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This is my new favorite way to make polenta. It is so simple and versatile. I found the basic recipe at I’ve only ever made half Sabrina’s recipe because it makes too much for us. Even so, I’d say half her recipe still serves six people. I think we could get away with halving it again, but I’ve been pretty happy using up the leftovers (think eggs over polenta-yummy!). I think any kind of cheese would do, it just depends upon what you’re going to serve with it. I’ve used Parmesan. I’d like to see a slightly firmer product, but I’m working on it. I buy polenta, but Sabrina says you can use corn meal. Lastly, she also says you can stir in a lot of different things, like shallots or garlic or lemon. I haven’t yet tried that.

Since there are no wheat products in this, I think we can safely say it is gluten-free. I use polenta in the same way I use mashed potatoes.

Mushroom Steak Tips over Creamy Cheesy Baked Polenta
  • Ingredients
  • 3 cups water
  • 3/4 cup polenta
  • 1 tsp. Kosher salt
  • Dash pepper
  • 1 or 2 Tbsp. butter
  • 1/4 cup heavy cream
  • 1/2 cup grated Parmesan

Preheat oven to 350 degrees. Stir together water, polenta, salt, pepper, and butter in a 2-qt. baking dish. Bake, uncovered, at 350 degrees for 40 minutes. Remove from heat and stir in cream and cheese. Return to oven and bake another 10 minutes, uncovered. Serves 6.

Polenta is a good idea when you’re tired of the usual starchy dishes. It is basically corn meal mush allowed to firm up. It is then sliced and used as a base for sauce and/or cheese.


4 cups water

1 cup polenta

Dash of salt

Bring water to a rolling boil and very slowly sprinkle polenta into the water while stirring all the while. Reduce the heat once it comes back to a boil. Continue stirring while the polenta simmers. As it thickens it begins to splatter. Once it’s fairly thick, it’s okay to leave it for a couple minutes at a time, so stir frequently instead of constantly. A spatter guard is a huge help. The process of simmering and stirring takes about 25 minutes. The polenta should be quite thick. Coat a 8×8″ square pan with olive oil and pour the polenta into it. Smooth out the top with a spatula as best you can. Once it’s cooled a little, place it into the refrigerator for an hour or longer.

Polenta is a much larger and rougher grind than corn meal. Here is one cup of polenta.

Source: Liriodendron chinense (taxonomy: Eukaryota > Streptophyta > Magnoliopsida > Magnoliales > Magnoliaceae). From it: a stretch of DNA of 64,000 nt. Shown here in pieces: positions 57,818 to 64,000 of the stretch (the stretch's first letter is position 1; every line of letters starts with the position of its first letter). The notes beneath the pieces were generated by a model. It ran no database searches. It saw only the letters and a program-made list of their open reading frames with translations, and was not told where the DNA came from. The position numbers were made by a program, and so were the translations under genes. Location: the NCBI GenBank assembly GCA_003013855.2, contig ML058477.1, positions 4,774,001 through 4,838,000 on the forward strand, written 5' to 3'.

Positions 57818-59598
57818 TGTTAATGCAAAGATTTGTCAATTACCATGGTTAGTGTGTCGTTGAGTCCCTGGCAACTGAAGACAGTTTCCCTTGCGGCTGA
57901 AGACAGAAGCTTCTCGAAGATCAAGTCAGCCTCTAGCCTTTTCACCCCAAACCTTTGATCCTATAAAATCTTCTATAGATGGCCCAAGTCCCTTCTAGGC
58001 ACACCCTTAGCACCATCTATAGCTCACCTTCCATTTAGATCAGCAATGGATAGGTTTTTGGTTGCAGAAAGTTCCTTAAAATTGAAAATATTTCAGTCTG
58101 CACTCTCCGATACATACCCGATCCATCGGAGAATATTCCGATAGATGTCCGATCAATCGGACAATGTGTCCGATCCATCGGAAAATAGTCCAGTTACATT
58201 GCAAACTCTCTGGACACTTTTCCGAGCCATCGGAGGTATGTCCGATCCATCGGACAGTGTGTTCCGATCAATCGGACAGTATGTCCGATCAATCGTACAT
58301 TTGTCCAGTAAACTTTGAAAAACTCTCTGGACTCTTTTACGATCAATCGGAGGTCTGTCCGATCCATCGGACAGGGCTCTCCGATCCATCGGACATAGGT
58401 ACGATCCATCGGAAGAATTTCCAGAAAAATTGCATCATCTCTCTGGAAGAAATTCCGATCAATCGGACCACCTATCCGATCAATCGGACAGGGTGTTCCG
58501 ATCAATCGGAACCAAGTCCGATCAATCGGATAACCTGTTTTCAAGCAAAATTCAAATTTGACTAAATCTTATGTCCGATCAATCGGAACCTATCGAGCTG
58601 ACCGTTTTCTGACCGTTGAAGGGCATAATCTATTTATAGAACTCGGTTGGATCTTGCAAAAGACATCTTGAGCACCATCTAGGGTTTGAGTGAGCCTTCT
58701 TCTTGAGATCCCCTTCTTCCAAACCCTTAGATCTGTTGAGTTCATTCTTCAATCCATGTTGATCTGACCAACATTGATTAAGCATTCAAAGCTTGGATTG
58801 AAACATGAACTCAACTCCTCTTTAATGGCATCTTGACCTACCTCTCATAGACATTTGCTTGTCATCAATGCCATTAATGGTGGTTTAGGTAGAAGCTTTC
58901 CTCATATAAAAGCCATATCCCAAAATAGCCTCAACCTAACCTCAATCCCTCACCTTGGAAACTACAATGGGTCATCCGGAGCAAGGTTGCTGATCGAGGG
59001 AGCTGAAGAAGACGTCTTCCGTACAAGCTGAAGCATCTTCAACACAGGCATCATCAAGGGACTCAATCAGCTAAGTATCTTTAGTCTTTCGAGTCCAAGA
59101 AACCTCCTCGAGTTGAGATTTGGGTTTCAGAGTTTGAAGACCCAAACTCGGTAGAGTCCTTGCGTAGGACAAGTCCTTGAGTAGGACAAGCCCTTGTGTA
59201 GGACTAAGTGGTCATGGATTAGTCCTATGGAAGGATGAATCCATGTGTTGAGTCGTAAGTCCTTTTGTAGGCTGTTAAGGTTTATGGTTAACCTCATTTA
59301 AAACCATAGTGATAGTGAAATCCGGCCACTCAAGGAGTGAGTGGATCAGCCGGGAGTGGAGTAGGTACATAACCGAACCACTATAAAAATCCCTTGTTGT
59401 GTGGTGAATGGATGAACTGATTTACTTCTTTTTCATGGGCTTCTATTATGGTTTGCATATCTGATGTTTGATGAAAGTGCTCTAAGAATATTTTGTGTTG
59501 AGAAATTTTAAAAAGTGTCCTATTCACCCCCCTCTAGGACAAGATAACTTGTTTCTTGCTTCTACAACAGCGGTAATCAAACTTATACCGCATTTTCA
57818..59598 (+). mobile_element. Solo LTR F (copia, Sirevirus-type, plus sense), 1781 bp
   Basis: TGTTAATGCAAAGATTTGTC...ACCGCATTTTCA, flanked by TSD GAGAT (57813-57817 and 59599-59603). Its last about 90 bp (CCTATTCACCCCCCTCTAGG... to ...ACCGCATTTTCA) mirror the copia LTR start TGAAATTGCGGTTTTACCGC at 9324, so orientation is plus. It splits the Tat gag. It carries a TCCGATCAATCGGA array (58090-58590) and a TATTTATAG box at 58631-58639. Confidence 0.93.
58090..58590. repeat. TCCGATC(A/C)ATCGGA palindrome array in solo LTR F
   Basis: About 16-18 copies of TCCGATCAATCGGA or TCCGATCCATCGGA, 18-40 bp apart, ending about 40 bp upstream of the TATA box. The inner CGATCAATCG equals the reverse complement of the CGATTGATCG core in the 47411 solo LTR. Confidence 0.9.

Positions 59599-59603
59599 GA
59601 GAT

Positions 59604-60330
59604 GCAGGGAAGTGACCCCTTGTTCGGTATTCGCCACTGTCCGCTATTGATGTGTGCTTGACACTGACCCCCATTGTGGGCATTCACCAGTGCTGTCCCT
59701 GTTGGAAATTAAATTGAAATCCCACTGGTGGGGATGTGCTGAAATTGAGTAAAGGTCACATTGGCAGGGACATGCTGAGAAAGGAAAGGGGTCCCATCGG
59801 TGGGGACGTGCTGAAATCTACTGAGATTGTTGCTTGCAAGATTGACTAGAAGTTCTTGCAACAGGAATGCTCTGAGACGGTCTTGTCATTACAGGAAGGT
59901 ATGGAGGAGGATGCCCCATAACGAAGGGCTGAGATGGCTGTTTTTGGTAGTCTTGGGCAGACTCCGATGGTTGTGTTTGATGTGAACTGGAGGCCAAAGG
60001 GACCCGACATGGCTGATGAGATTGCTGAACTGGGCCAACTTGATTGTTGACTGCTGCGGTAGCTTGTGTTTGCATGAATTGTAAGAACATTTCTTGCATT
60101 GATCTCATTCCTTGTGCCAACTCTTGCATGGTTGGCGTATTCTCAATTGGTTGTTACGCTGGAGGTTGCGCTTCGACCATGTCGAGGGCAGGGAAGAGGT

Stir constantly at first until the polenta absorbs the water evenly.

Once it starts to thicken you will want a spatter guard on it. You should stir frequently, instead of constantly.

Looks thick enough now. 25 minutes has elapsed.

Voila! Polenta.

I have to confess that I’ve never had polenta outside of what I’ve made myself in my own kitchen. I’m assuming I’ve done it right because it tastes good. I’ve seen prepared polenta in plastic tubes at the grocery. It looks like you would slice the tube into rounds and then assemble the dish that way. Someday I may try that.

Polenta Parmesan

Prepared polenta


Favorite marinara-type sauce

Parmesan cheese, grated or shredded

Cut the 8×8″ pan of polenta into 9 squares. Lift out each square, turn it so you see the short side, and slice in half. Now you have eighteen slices, roughly the same size. Lay nine of the squares out on a baking dish (a 9×13″ will work, but another size might work better-see below) which has been coated with olive oil. Top each polenta square with a piece mozzarella, then sauce. Then top the sauce with another slice of polenta, cheese, and sauce. Sprinkle the whole thing with Parmesan cheese. Bake at 350 degrees for about 45 minutes.

Cut polenta into squares and lift out of the pan.

Here are the slices.

My sauce has BIG chunks of Italian sausage in it, so my little polenta stacks look a bit topsy-turvy. TASTES great. Doesn't present very well, though. Sigh. See what you can do. My nine polentas wouldn't fit in the pan so I split one in half, it's on the right side of the picture.

Just before it goes into the oven.


Serve! Goes well with Eggplant au Gratin.

What kind?